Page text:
I hustled through check in, as much as one can hustle through a line that snakes back and forth quadruple times because only two TSA inspectors are up and at work at that hour. I had my boots, belt, coat, and heavy silver necklace off (yes, I love to undress in public at the airport) and piled in the gray plastic bin a full two minutes before the two business people in front of me had wrangled their laptops out of their carry-ons.

Mine was a a doll-sized jet masquerading as a member of the fleet of a major airline. So cute, unless you are flying in this Barbie-perfect plane on a pitch black, snowy Monday morning from a city you’ll never explore because said city lays claim to this so-called “discount” airport–and that’s about it.

And I was okay with my single-row seat because I am not a big person. But woe to the average plus-size American who boards. Woe to them and their luggage and…hey, I wondered, are we too heavy to take off, now that everyone is aboard?

Which was when I began my pondering-death ritual for this homeward-bound flight.

The de-icing trucks converged and covered us in their magic potion, and then ended the chore so soon, that I wondered if we were now waiting too long to take off and allowing the de-icing chemicals to wear off, which would allow the now-sticking snowflakes to really stick and render our wings as useful as lead blocks.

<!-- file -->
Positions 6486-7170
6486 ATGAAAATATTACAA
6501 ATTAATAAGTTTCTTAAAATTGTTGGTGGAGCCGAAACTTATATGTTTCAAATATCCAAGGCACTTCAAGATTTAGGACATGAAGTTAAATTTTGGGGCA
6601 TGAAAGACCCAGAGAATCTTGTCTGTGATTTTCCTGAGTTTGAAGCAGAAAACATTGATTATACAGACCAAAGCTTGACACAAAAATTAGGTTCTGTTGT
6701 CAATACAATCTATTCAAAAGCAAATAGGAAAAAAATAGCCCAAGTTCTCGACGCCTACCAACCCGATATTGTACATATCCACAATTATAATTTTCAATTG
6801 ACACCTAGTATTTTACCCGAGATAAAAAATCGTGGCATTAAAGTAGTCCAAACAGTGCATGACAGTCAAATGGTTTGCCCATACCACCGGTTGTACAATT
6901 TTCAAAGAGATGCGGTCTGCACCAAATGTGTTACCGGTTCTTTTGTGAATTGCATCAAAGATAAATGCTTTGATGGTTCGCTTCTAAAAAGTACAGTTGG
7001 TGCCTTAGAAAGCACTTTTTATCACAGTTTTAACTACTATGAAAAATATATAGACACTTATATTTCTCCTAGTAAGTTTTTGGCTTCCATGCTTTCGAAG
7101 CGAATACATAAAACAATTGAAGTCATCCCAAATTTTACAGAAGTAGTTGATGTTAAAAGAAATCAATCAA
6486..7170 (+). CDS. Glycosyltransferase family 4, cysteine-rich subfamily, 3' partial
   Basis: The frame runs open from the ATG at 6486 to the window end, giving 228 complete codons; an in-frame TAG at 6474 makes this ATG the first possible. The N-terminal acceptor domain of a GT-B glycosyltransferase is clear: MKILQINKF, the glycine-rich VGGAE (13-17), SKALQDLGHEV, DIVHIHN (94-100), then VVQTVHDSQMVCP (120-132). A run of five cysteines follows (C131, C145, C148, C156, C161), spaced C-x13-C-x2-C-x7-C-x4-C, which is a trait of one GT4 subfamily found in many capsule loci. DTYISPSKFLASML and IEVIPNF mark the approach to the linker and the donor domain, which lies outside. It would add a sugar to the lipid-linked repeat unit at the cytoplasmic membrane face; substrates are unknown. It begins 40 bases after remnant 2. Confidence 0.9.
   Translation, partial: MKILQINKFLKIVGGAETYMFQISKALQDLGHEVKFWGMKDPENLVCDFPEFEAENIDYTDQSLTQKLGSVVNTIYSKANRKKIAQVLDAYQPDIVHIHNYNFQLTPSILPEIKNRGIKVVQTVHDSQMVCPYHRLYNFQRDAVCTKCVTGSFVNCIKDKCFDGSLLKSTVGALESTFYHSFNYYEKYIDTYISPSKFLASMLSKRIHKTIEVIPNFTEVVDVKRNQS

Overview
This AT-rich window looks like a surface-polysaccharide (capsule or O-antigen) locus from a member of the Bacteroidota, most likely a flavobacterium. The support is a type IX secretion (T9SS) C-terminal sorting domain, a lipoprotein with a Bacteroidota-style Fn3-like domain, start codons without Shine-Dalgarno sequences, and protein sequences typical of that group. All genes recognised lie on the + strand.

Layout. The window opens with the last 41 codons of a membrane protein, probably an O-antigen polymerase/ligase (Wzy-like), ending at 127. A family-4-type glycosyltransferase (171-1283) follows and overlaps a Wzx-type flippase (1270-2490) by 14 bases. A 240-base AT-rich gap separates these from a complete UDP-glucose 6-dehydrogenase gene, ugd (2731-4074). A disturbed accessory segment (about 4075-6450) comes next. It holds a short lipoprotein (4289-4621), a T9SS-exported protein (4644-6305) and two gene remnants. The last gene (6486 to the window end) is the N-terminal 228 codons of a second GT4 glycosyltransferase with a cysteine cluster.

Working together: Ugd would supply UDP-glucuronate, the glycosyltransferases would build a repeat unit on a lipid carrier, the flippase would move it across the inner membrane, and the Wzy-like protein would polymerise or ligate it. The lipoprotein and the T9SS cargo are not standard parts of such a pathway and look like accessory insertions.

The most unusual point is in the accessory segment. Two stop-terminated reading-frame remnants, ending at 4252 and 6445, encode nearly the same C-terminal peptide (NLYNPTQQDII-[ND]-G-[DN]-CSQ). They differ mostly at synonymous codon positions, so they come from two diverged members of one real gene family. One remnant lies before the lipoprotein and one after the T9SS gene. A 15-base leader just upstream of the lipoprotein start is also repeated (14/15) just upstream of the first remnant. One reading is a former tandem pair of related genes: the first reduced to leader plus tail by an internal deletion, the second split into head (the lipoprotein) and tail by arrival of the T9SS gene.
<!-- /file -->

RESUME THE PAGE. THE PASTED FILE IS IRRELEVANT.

Pondering death is energy sapping, at best.

We taxied behind two “real” jets that dwarfed our bite-sized plane, our engines whining like tiny children trying to mimic the big guys. And still the snow fell.

Then it was our turn. My stomach churned, more than usual. I felt nervous, more than usual. I said three “Our Fathers” in a row, really fast, which was not usual at all.

Something didn’t feel right.

And as we began the roll to take off, going faster and faster, and a clanging noise banged from the engine on my side of the plane, I had this thought, which I was sure was my last: “We’re on angels’ wings, now.”

I swear I had that thought.

And halfway down the runway, at full speed and mere seconds before the front tires lifted off the tarmac, we suddenly felt the reverse thrust of the engines, and lurched forward to a stop.